On the other end of the spectrum, I recall an article in Edible Toronto’s Fall 2007 issue that profiled a company called Real Food For Real Kids and how they were catering lunches to daycares and schools after finding the offerings at their own child’s school inadequate (the article can be accessed from their website by clicking on the Edible Toronto link).  While the TFSS program tries to provide funding so that no child ever has to experience hunger as an impediment to learning, the RFRK approach counts on parents to pony up the fundage for nourishing their budding Einsteins.  It’s realistic to expect parents to take ownership of their child’s relationship with food, and I think healthy food is important for all children, but I don’t agree with the undercurrent of elitism that this program implies – because people (especially children) should not be denied nutrition just because their parents don’t belong to a certain tax bracket.

The presiding theory behind both programs is what’s relevant, though.  Neither organization believes in feeding children processed, freeze-dried, preservative-laden crap; rather, they intend to give kids fresh, balanced, satisfying fare.  Looking at some of the options available to children around the world, it doesn’t seem like this should be such a difficult concept to master.  Yet for some reason, in vast swatches of North America and the UK, it is.  If you’ve ever watched any of Jamie’s School Dinners, then you know how similar their situation is to the one on our side of the pond.  When I was in high school just about everything coming out of the caf was deep fried or pre-made, and pop machines were ubiquitous.  When searching for something remotely healthy, you were often met with some pretty slim pickings.  We’ve made some strides in a positive direction, but there are still way too many schools that serve those ridiculously disgusting aberrations known as “Smiles” and call them food (if you’re unfamiliar with “Smiles”, they’re a mashed potato-type product that is processed into the shape of a smiley face and served to kids as a side dish).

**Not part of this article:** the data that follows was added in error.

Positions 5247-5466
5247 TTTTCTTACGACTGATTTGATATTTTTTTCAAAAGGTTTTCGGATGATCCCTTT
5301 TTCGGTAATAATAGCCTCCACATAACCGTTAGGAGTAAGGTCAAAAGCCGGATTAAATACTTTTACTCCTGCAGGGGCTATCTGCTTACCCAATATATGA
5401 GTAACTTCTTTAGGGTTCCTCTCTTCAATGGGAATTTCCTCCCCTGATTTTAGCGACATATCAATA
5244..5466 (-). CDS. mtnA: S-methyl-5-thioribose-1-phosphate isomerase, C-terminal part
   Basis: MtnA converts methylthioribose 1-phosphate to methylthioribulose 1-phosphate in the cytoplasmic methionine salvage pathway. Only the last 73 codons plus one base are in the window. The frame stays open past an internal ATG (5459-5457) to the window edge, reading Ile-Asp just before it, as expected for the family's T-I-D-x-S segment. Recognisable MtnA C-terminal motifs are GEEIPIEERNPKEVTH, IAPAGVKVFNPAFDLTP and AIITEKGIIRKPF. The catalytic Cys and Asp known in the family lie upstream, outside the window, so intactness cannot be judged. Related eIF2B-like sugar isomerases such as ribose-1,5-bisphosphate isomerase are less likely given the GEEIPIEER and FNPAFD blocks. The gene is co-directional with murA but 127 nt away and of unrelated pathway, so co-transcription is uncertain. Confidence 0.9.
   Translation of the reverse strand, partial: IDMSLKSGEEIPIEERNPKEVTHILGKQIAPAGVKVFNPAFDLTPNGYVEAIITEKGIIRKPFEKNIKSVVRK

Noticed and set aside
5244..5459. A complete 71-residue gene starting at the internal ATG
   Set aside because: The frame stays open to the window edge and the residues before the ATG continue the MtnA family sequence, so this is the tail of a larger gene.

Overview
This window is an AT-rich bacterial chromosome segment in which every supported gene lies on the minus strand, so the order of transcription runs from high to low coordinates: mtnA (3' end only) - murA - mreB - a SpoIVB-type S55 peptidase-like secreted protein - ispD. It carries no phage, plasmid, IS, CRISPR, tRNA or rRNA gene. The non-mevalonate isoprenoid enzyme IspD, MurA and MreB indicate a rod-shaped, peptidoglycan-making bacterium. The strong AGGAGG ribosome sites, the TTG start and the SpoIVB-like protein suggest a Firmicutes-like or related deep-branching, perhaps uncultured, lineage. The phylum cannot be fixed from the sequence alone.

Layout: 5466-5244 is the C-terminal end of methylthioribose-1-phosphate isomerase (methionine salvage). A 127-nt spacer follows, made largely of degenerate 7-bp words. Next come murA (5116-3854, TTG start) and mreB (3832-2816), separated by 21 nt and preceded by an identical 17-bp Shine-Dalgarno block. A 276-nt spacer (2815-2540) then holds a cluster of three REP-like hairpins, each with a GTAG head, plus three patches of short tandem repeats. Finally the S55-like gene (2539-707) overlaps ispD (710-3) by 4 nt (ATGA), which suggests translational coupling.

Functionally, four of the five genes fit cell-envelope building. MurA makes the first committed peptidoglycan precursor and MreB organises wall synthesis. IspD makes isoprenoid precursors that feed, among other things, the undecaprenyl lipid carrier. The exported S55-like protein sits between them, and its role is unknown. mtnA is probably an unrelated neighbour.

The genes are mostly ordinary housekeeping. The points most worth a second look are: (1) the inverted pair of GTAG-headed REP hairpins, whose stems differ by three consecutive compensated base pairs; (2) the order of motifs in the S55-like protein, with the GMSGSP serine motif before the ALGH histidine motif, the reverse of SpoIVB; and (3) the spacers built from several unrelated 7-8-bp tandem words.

It would appear that the areas of the world that struggle with healthily providing for their children the most are the industrialized nations that don’t have a defining national food culture.  America, the UK (and to a lesser extent Canada), don’t have much in the way of a cuisine that is uniquely their own; at least not in the sense that we recognize bulgogi is Korean and carbonara Italian, or paneer as an Indian ingredient.  We lost our food identity (if ever we had one) a long time ago, and all we’ve replaced it with is synthetic (fast) food.  As a perfect example, someone asked the Everyman and I recently what we would consider Canada’s national dish and neither of us could come up with a steadfast answer.  My first thought was either peameal on a bun or poutine, but even those aren’t widespread enough to be considered national.  Multicultural countries are wonderful for a myriad of reasons, but one thing they seem to suck at is upholding the traditions of food.  If someone asked me what America’s national meal was, I’d be hard-pressed to come up with anything more creative than hamburgers, apple pie or tv dinners.  And you know that can’t possibly be it, but if no one is taking the time to preserve the identity and pass it on to future generations, how are we supposed to teach children the ways that we (healthfully) nourish ourselves?  Grease, sugar and empty calories have become the de facto answer, but I’m telling you, that answer is wrong.

I sometimes wonder if the lack of proper nourishment also directly increases the onslaught of online content diarrhea that has become a hallmark of the younger generation (otherwise known as the “overshare”).  Not following my meaning?  Think Facebook, Live Messenger, texting and Twitter, for example.  There have been studies that have proven how poor diet can aggravate conditions like ADHD, so it stands to reason that poor diet could also affect the concentration required to maintain one’s internal filter v.s. the constant need to spill all the vacuous minutiae of your day.  As the internet becomes ever more prevalent, it seems like nobody knows when to stop, hold back or contain themselves anymore.  The universe doesn’t need to know that you just bought a Coke or stopped to tie your shoe.  Really.  If you just had an apple instead of that slushee, perhaps we could avoid all of the resulting white noise.